The Scottish Terrier is among the most recognizable of purebred dogs. It has been a mainstay of American iconography since its great wave of popularity in the 1930s, when the breed was a celebrity fad. Humphrey Bogart was a Scottie owner. So were Charles Lindbergh and Shirley Temple. Both Bette Davis and Joan Crawford were devoted to the breed—one of the few areas of common ground between the two bickering rivals.
During World War II Scotties gained an even higher profile thanks to Fala, President Franklin Roosevelt’s constant companion and still the most celebrated “first dog” in White House history.
The breed’s distinctive look has inspired toys, figurines, salt-and-pepper shakers, bookends, and scores of other knickknacks, thingamajigs, and whatchamacallits. In advertising, Scotties have pitched everything from spark plugs to shortbread. And apparel makers will often rely on the Scottie’s well-known outline to lend a dash of retro kitsch to their designs.
And yet, for all that outward familiarity, not many laypersons know the dog beneath the famous silhouette. The Scottie has been victim to certain misperceptions that cling to it as stubbornly as its hard, wiry coat. Here, then, we explode three Scottie myths.
Dorothy Lamour was one of many Hollywood stars who helped popularize the Scottie.
Myth: Scotties are either black or white.
In pop culture, Scotties are traditionally depicted in pairs: one black and one white. One need only think of Black & White Scotch whisky, which for generations has used the terrier mascots “Blackie” and “Whitey” in its branding.
Black is a common Scottie color, but all-white coats in the breed are unknown. (Take a close look at old Black & White ads and it’s plain that “Whitey” is actually a West Highland White Terrier, the Scottie’s close kinsman.)
Aside from black, Scotties also come in a shade of pale yellow called wheaten, the hallmark of another Scottie relative, Ireland’s Soft Coated Wheaten Terrier. In some wheaten Scotties, the color is so light that it can be mistaken for white. But white markings, says the breed’s official standard, are permissible “only on the chest and chin and that to a slight extent only.”
Another Scottie coat option is brindle, in which the coat’s individual hairs are banded with different colors, creating unique and striking coat patterns.
This vintage dog-show win shot features a brindle-coated Scottie.
Myth: You can't train a Scottie.
Let’s quickly bust a dangerous myth: There is no such thing as an untrainable breed. Owners who shirk the responsibility of training under the mistaken belief that their dog is of an untrainable breed do a great disservice to themselves, their dog, and their community. Dogs of all breeds can and must be trained.
It’s true that the Labrador Retriever, a breed developed to work closely with human handlers, might train quicker than a typically independent Scottie. And it’s true that a versatile breed like the German Shepherd Dog can train to perform a wider variety of tasks than the sturdy Scot, created ages ago to specialize as a ratting earthdog.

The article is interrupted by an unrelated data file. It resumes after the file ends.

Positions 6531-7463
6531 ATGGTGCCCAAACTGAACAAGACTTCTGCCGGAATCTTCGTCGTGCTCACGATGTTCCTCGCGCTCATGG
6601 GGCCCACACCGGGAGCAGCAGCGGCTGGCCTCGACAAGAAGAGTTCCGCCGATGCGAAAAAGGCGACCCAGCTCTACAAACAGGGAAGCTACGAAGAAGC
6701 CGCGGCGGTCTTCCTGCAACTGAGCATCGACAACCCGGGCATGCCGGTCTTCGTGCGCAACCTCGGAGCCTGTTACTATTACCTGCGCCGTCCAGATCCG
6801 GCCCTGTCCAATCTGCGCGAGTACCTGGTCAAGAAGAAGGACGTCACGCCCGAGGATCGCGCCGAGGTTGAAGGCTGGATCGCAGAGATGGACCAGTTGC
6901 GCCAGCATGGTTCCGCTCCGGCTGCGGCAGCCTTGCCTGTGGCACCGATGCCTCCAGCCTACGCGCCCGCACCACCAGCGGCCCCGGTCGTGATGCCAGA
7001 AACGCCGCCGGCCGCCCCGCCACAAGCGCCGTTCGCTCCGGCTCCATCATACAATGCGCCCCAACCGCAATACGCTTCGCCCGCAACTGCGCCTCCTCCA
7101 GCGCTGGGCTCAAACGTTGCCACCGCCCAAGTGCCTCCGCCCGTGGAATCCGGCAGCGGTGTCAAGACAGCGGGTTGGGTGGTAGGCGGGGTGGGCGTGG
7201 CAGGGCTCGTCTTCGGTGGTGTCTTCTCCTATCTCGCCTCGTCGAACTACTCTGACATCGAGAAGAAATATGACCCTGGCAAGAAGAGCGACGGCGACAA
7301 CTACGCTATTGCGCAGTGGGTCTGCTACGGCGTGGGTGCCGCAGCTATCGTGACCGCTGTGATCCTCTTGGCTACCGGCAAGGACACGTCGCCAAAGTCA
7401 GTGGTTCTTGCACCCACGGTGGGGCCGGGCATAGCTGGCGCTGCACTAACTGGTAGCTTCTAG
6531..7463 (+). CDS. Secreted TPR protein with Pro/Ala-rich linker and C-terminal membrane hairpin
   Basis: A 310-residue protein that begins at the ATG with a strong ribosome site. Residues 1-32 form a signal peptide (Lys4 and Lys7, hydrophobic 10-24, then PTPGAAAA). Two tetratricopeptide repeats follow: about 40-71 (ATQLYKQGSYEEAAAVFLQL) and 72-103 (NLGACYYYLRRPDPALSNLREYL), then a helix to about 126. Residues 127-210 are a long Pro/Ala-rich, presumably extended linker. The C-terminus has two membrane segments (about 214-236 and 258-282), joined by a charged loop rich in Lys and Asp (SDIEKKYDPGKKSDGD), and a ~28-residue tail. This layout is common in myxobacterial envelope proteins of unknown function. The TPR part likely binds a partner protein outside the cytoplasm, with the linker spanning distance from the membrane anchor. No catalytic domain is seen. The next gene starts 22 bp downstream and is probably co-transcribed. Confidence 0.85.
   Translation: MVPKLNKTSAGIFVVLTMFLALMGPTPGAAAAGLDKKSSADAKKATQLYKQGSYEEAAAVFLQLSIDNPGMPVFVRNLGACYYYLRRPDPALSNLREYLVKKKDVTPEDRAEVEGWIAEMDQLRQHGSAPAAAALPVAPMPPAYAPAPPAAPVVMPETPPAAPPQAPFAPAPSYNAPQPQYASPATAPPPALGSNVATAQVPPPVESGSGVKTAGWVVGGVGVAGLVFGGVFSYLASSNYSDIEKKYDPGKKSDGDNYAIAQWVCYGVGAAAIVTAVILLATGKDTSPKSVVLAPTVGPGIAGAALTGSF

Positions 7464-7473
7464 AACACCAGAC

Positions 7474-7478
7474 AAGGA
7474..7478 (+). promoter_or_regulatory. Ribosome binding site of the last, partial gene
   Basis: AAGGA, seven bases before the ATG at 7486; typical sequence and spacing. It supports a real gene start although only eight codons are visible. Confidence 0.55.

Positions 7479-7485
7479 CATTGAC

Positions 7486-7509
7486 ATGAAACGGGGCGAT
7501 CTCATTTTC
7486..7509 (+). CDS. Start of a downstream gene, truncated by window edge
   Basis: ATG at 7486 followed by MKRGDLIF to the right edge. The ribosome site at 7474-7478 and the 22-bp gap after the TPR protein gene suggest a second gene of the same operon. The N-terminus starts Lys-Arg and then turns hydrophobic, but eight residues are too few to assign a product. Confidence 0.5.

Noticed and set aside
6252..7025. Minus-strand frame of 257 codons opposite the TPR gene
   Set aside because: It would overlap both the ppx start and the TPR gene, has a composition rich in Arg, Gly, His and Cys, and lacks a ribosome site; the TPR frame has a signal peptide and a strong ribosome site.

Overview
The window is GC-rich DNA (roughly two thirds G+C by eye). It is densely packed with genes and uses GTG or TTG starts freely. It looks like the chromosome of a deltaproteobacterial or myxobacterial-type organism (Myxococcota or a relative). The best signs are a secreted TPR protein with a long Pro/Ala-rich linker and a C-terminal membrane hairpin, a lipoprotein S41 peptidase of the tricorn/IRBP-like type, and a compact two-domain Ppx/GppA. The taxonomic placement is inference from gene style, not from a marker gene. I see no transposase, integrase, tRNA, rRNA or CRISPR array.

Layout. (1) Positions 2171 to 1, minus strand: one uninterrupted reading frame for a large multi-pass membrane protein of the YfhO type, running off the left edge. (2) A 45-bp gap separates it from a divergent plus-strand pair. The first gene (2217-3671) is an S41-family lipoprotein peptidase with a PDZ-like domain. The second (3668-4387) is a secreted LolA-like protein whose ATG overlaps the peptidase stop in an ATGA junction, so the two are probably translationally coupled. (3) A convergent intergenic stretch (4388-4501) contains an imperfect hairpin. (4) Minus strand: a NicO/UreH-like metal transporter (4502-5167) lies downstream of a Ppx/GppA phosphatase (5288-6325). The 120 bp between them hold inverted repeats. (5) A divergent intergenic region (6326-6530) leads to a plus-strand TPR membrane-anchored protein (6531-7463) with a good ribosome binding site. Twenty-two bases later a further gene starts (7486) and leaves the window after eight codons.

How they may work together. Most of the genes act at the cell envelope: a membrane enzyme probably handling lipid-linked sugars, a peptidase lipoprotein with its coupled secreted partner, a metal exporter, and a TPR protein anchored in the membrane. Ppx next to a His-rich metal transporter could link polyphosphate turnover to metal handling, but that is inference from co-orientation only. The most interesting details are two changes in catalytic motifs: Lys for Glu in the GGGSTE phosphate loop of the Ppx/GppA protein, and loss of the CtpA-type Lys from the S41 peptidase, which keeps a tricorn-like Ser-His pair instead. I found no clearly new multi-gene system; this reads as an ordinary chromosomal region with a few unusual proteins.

But it’s equally true that a Scottie taken in hand at an early age and trained with patience and a positive approach will learn to mind his manners quite nicely. Independent, fiery, prey driven, sometimes stubborn (not for nothing is the breed nicknamed the “Diehard”), the Scottie can be a challenge to the novice trainer.
Happily, Scotties are also very smart and steadfastly loyal—they live to please their special human. “They look tough on the outside, but they are soft on the inside,” Lucy Berninger, who has had notable success with Scotties in competitive obedience, told the AKC Gazette. “You need to make your point pretty quickly with short, frequent sessions. Often at shows I see handlers—usually with their Golden Retrievers—honing for perfection over and over, and the dogs look interested and are still bouncing and smiling. If I did that with a Scottie before my turn, I would have found I had a flat dog, with his best work left outside the ring.”
Untrainable? Someone forgot to tell this agility Diehard.
Myth: Female Scotties make better pets than males.
There are, of course, as many definitions of “better pet” as there are pet owners. But if the mythmakers mean that females are more affectionate and loyal than males, we must count this myth as totally busted. The preponderance of anecdotal evidence, among expert breed fanciers and casual pet owners alike, suggests that Scotties of either sex will possess the uniquely endearing character the breed is known for. Many will even say the male is the more loving and trainable than the female.
No matter the sex, a well-bred Scottie will exhibit an almost human personality. It is well described in the illustrated standard drawn up by the Scottish Terrier Club of America as a study guide for dog-show judges: “It’s too bad that as judges you miss seeing the broad and complex character that is the Scottish Terrier. You miss out on the rolling eyes, the sighs, the smiles, the selective deafness and all of the other myriad aspects of Scottie behavior that both enslave and exasperate their breeders.”
Or as an old-time breed authority put it, “Contented in his ways, conscious of the affection he bears to master or mistress, he regards life philosophically, takes the best when he can get it, and makes the best when he cannot.”
Such descriptions suggest that a Scottie is not so much a pet as a complicated and fascinating friend. Once you own a Scottie, the breed’s partisans say, you will never again be content with having just a dog.